Even after a person's heart had stopped for five minutes, cellular activity could still be detected. How often this is true in those declared dead due to cardiac failure, no one knows.

With technological advancements in health care, corpses can even be maintained "in some state of biological vitalism." It is possible that cellular functions and tissue growth can occur thanks to machinery. But to what end? No one wants to look at a dying person as a compilation of parts ready for dispersal. But if that person's vitalism is truly depleted, their biological legacy can live on in other bodies.

As health care is tied more into our smartphones and other devices and AI potentially extends our lifespans in innovative ways, this question is certain to become harder to answer. The line between machinery and biology has been explored for decades. As we implement new applications of technology, we might also have to once again change our definition of death. Just how much that adds to life remains to be seen.


Stay in touch with Derek on Twitter and Facebook.

Hulu's original movie "Palm Springs" is the comedy we needed this summer

Andy Samberg and Cristin Milioti get stuck in an infinite wedding time loop.

  • Two wedding guests discover they're trapped in an infinite time loop, waking up in Palm Springs over and over and over.
  • As the reality of their situation sets in, Nyles and Sarah decide to enjoy the repetitive awakenings.
  • The film is perfectly timed for a world sheltering at home during a pandemic.
Keep reading Show less

Two MIT students just solved Richard Feynman’s famed physics puzzle

Richard Feynman once asked a silly question. Two MIT students just answered it.

Surprising Science

Here's a fun experiment to try. Go to your pantry and see if you have a box of spaghetti. If you do, take out a noodle. Grab both ends of it and bend it until it breaks in half. How many pieces did it break into? If you got two large pieces and at least one small piece you're not alone.

Keep reading Show less

Unhappy at work? How to find meaning and maintain your mental health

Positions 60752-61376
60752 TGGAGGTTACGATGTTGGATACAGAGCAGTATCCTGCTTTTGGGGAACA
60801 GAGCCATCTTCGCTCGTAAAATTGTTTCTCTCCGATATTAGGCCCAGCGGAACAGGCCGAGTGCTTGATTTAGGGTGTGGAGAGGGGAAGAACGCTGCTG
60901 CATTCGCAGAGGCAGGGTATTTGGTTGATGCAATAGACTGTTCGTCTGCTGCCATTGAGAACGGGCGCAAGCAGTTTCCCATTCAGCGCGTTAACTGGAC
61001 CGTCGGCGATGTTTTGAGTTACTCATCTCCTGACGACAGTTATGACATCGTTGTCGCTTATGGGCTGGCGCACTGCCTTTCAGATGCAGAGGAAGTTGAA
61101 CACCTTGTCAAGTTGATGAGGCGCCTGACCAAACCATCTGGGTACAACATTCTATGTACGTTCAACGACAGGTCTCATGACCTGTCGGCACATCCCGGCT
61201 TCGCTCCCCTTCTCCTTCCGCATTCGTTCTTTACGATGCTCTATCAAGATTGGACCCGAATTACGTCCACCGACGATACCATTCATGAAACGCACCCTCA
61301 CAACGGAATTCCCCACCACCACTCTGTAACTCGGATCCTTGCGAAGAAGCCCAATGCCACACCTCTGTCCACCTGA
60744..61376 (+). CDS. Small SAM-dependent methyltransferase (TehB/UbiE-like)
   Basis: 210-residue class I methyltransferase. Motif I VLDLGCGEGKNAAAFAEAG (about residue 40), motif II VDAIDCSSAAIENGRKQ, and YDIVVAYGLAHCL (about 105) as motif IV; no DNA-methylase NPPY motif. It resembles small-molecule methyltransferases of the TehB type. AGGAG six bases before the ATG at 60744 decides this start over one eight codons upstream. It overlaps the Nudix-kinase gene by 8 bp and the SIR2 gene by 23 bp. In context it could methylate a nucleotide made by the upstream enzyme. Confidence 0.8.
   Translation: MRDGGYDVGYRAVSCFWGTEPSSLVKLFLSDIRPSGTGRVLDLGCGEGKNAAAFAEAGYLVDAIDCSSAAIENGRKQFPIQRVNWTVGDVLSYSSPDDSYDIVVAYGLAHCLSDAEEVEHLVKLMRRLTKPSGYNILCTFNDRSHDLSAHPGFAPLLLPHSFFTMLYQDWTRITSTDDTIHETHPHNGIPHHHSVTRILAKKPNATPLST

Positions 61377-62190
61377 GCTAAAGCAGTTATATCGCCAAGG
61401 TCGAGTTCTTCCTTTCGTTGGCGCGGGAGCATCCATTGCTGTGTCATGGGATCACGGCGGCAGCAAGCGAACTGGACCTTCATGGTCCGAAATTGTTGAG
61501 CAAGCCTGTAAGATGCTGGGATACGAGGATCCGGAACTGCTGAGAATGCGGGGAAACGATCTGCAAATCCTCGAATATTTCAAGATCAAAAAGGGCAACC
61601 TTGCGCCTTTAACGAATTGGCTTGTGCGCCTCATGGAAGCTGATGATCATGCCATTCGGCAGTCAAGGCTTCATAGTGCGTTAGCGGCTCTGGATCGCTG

Finding a balance between job satisfaction, money, and lifestyle is not easy.

Unhappy at work? How to find meaning and maintain your mental health
  • When most of your life is spent doing one thing, it matters if that thing is unfulfilling or if it makes you unhappy. According to research, most people are not thrilled with their jobs. However, there are ways to find purpose in your work and to reduce the negative impact that the daily grind has on your mental health.
  • "The evidence is that about 70 percent of people are not engaged in what they do all day long, and about 18 percent of people are repulsed," London Business School professor Dan Cable says, calling the current state of work unhappiness an epidemic. In this video, he and other big thinkers consider what it means to find meaning in your work, discuss the parts of the brain that fuel creativity, and share strategies for reassessing your relationship to your job.
  • Author James Citrin offers a career triangle model that sees work as a balance of three forces: job satisfaction, money, and lifestyle. While it is possible to have all three, Citrin says that they are not always possible at the same time, especially not early on in your career.

The Anthropause is here: COVID-19 reduced Earth's vibrations by 50 percent

The planet is making a lot less noise during lockdown.

A house is collapsed after a 6.4 earthquake hit just south of the island on January 7, 2020 in Guayanilla, Puerto Rico.

Photo by Eric Rojas/Getty Images
  • A team of researchers found that Earth's vibrations were down 50 percent between March and May.
  • This is the quietest period of human-generated seismic noise in recorded history.
  • The researchers believe this helps distinguish between natural vibrations and human-created vibrations.
Keep reading Show less
Surprising Science

Dinosaurs suffered from cancer, study confirms

A recent analysis of a 76-million-year-old Centrosaurus apertus fibula confirmed that dinosaurs suffered from cancer, too.

Scroll down to load more…